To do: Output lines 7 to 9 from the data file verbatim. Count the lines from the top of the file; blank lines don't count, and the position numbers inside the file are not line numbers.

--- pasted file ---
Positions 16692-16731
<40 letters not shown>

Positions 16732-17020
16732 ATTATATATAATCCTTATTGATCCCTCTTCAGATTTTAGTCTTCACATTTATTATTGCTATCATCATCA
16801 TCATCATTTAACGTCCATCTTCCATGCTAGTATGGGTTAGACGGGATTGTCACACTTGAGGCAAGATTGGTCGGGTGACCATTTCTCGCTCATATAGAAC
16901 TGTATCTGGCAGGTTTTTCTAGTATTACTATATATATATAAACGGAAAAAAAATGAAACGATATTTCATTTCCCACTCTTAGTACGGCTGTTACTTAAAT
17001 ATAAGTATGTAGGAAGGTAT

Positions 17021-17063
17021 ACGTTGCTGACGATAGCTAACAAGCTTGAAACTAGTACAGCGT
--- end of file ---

17001 ATAAGTATGTAGGAAGGTAT

Positions 17021-17063
17021 ACGTTGCTGACGATAGCTAACAAGCTTGAAACTAGTACAGCGT